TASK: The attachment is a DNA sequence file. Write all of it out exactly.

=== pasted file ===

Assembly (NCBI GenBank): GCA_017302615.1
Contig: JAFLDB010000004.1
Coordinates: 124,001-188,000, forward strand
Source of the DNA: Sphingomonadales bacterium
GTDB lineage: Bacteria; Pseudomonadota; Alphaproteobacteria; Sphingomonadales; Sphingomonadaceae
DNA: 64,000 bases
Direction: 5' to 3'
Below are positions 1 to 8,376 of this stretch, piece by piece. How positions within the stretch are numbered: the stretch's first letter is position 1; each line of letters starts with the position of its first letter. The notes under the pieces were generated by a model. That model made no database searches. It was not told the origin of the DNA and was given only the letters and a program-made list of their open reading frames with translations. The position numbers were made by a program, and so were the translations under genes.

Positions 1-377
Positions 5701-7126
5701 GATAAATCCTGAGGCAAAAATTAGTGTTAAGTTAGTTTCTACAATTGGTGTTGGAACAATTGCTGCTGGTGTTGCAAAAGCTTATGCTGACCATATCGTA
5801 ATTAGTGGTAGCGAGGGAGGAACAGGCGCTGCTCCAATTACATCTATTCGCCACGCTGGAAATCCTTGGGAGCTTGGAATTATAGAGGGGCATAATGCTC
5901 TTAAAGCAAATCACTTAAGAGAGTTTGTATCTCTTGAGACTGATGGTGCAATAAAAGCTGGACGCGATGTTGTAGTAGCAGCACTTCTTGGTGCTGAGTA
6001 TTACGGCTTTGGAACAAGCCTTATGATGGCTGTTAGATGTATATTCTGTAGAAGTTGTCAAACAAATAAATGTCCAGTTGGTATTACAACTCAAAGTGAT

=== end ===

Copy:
Assembly (NCBI GenBank): GCA_017302615.1
Contig: JAFLDB010000004.1
Coordinates: 124,001-188,000, forward strand
Source of the DNA: Sphingomonadales bacterium
GTDB lineage: Bacteria; Pseudomonadota; Alphaproteobacteria; Sphingomonadales; Sphingomonadaceae
DNA: 64,000 bases
Direction: 5' to 3'
Below are positions 1 to 8,376 of this stretch, piece by piece. How positions within the stretch are numbered: the stretch's first letter is position 1; each line of letters starts with the position of its first letter. The notes under the pieces were generated by a model. That model made no database searches. It was not told the origin of the DNA and was given only the letters and a program-made list of their open reading frames with translations. The position numbers were made by a program, and so were the translations under genes.

Positions 1-377
Positions 5701-7126
5701 GATAAATCCTGAGGCAAAAATTAGTGTTAAGTTAGTTTCTACAATTGGTGTTGGAACAATTGCTGCTGGTGTTGCAAAAGCTTATGCTGACCATATCGTA
5801 ATTAGTGGTAGCGAGGGAGGAACAGGCGCTGCTCCAATTACATCTATTCGCCACGCTGGAAATCCTTGGGAGCTTGGAATTATAGAGGGGCATAATGCTC
5901 TTAAAGCAAATCACTTAAGAGAGTTTGTATCTCTTGAGACTGATGGTGCAATAAAAGCTGGACGCGATGTTGTAGTAGCAGCACTTCTTGGTGCTGAGTA
6001 TTACGGCTTTGGAACAAGCCTTATGATGGCTGTTAGATGTATATTCTGTAGAAGTTGTCAAACAAATAAATGTCCAGTTGGTATTACAACTCAAAGTGAT